Teysa, Envoy of Ghosts; art by Karla Ortiz
Orzhov is the white-black guild from Ravnica, dedicated to the collection of wealth and power. The dead lords of Orzhov exact their taxes of gold and lives from their basilicas, while their pawns enforce their will across Ravnica. Your challenge this week is to design a card for the Orzhov guild. It must be white and/or black, though it can be any card type except for legendary (as legendary is reserved only for the guild leaders themselves).
The Long Game
Fitting their nature, Orzhov’s trademark ability is bleeding away the life and gold of its enemies. Cards which drain life, either directly as with Douse in Gloom or more indirectly as with Gift of Orzhova giving a creature lifelink, would fit perfectly with Orzhov. As would cards that tax the opponent, either via mana like Soul Tithe, by controlling the cards in the opponent’s hand like Sin Collector or Castigate, or any other effect which helps chip away at an opponent’s resources and options, like Conjurer’s Ban.
Sacrificing others also comes naturally to Orzhov. After all, what other purpose do pawns serve? Of course, the only thing better than having pawns to sacrifice is having more pawns to sacrifice. Though rather than making more token creatures like Selesnya might, Orzhov prefers to recycle its creatures, either returning them from the graveyard to the battlefield, or exiling cards from graveyard for extra effect after putting them there in the first place. Any card you design which can sacrifice creatures for an effect, or which returns creature cards from the graveyard to the battlefield to be sacrificed again would fit perfectly. Or you could go the other way, designing a creature which players are happy to sacrifice, either because it has a death trigger or because the main value is an enter-the-battlefield trigger.
Of course, your pawns are yours to play with, no one else’s. Orzhov may not actively protect its servants, but anyone who messes with a member of Orzhov should be prepared to deal with the consequences. High Priest of Penance is the perfect example of this, a weak creature which is guaranteed to exact its revenge if an opponent damages it. This spiteful streak continues with cards like Hissing Miasma and Executioner’s Swing which punish players for even deigning to attack the Orzhov. Really, there’s a wide range of designs available which play with Orzhov’s spiteful nature. Any design which punishes the opponent for messing with either you or your permanents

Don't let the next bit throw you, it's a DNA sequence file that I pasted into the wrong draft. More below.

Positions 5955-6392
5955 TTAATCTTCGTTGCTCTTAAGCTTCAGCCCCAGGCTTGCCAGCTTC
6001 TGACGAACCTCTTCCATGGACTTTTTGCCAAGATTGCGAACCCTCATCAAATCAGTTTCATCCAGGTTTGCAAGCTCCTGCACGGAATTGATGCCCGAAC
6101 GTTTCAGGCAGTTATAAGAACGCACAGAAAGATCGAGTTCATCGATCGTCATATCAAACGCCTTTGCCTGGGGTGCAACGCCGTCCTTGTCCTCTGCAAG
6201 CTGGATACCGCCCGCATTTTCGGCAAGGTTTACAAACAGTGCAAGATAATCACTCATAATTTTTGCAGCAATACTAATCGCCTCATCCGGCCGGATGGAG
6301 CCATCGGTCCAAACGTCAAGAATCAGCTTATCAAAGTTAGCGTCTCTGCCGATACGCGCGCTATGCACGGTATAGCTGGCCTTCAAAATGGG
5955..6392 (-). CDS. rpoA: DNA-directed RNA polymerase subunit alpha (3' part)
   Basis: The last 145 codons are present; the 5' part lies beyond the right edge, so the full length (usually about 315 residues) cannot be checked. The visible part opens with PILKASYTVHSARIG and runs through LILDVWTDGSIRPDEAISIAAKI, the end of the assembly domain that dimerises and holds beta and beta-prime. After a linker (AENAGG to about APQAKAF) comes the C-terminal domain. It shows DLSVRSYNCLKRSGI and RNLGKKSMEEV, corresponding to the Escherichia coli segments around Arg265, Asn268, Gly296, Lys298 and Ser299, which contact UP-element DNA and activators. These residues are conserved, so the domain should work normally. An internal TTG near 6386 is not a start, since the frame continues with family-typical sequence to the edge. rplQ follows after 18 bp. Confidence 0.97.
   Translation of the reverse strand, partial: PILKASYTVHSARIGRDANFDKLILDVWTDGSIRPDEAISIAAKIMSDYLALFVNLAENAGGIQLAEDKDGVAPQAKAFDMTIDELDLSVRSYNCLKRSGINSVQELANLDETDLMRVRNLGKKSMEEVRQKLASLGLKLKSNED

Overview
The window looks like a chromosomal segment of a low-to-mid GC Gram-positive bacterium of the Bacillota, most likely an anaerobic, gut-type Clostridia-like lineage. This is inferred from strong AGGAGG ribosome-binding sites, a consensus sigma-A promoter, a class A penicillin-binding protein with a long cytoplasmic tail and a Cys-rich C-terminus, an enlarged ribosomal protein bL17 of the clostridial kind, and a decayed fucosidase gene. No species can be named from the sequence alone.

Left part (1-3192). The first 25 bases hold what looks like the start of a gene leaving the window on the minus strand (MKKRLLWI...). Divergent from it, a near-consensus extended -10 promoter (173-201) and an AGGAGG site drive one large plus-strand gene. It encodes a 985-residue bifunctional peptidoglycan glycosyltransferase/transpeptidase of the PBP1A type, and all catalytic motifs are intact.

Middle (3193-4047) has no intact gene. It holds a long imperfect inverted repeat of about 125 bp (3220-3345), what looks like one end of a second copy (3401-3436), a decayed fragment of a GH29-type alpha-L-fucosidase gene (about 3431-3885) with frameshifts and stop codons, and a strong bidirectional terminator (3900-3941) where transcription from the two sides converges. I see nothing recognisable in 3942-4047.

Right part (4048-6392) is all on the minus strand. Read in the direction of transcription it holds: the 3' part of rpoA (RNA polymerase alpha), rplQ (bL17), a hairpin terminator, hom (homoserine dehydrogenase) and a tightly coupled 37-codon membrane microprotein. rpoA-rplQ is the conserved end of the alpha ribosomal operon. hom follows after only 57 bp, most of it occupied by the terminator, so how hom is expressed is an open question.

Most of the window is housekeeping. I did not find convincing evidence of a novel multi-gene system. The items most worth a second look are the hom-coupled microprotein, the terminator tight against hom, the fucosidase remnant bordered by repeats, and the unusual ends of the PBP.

Death and Taxes Finally Meet
Orzhov’s first mechanic is haunt, which exiles a card haunting a creature, copying that card’s effect when the haunted creature dies. In short, do not worry about designing a card with haunt. It is deeply flawed, and Mark Rosewater has even called it his greatest disappointment among all of the original Ravnica mechanics.
Orzhov’s second mechanic, extort, allows a player to drain 1 life from each opponent with each spell cast. It’s a pretty flexible mechanic, at home on both more defensive creatures where it can drain a lot of life over the course of a long game as well as on more efficient creatures with evasion, where extort helps keep up early game pressure and helps win races. As for designing cards which help support extort, the easiest designs will trigger from gaining life, or from the opponent losing life. Going one step further, support cards could also help keep a steady supply of spells to trigger extort, for example by returning cards from the graveyard to hand or trading life for cards.
My design this week began with the idea of combining death and taxes. So, each time one of the opponent’s creatures dies, that player loses some life. I also added the trigger to gain life whenever one of a player’s own creatures dies to give the card some nice symmetry, as well as to make it more appealing to control decks. Overall, it’s a card designed to help control decks gain incremental advantages over time, as well as to help more tempo-based decks race more effectively, functioning similarly to the extort mechanic.
Well, I’m eager to see what designs all of you come up, there’s plenty to explore with Orzhov. Hopefully I’ve given you some ideas to start with. Until next time, may your pawns serve you dutifully.